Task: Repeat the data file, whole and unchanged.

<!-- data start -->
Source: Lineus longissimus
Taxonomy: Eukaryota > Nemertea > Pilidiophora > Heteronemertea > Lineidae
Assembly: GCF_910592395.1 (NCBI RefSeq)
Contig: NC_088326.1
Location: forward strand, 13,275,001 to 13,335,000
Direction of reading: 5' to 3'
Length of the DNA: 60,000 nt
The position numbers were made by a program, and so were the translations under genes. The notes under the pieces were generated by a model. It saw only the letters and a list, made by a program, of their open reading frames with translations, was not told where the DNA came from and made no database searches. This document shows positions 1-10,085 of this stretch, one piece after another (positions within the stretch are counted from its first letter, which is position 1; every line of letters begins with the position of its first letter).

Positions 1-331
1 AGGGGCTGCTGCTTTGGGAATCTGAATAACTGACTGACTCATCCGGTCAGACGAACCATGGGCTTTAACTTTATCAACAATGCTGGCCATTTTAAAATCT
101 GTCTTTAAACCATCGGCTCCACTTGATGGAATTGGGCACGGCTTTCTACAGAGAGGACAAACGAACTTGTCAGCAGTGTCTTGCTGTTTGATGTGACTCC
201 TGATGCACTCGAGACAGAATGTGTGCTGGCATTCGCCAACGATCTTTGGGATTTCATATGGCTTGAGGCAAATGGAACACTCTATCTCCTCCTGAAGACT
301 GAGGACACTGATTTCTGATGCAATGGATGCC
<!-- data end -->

Source: Lineus longissimus
Taxonomy: Eukaryota > Nemertea > Pilidiophora > Heteronemertea > Lineidae
Assembly: GCF_910592395.1 (NCBI RefSeq)
Contig: NC_088326.1
Location: forward strand, 13,275,001 to 13,335,000
Direction of reading: 5' to 3'
Length of the DNA: 60,000 nt
The position numbers were made by a program, and so were the translations under genes. The notes under the pieces were generated by a model. It saw only the letters and a list, made by a program, of their open reading frames with translations, was not told where the DNA came from and made no database searches. This document shows positions 1-10,085 of this stretch, one piece after another (positions within the stretch are counted from its first letter, which is position 1; every line of letters begins with the position of its first letter).

Positions 1-331
1 AGGGGCTGCTGCTTTGGGAATCTGAATAACTGACTGACTCATCCGGTCAGACGAACCATGGGCTTTAACTTTATCAACAATGCTGGCCATTTTAAAATCT
101 GTCTTTAAACCATCGGCTCCACTTGATGGAATTGGGCACGGCTTTCTACAGAGAGGACAAACGAACTTGTCAGCAGTGTCTTGCTGTTTGATGTGACTCC
201 TGATGCACTCGAGACAGAATGTGTGCTGGCATTCGCCAACGATCTTTGGGATTTCATATGGCTTGAGGCAAATGGAACACTCTATCTCCTCCTGAAGACT
301 GAGGACACTGATTTCTGATGCAATGGATGCC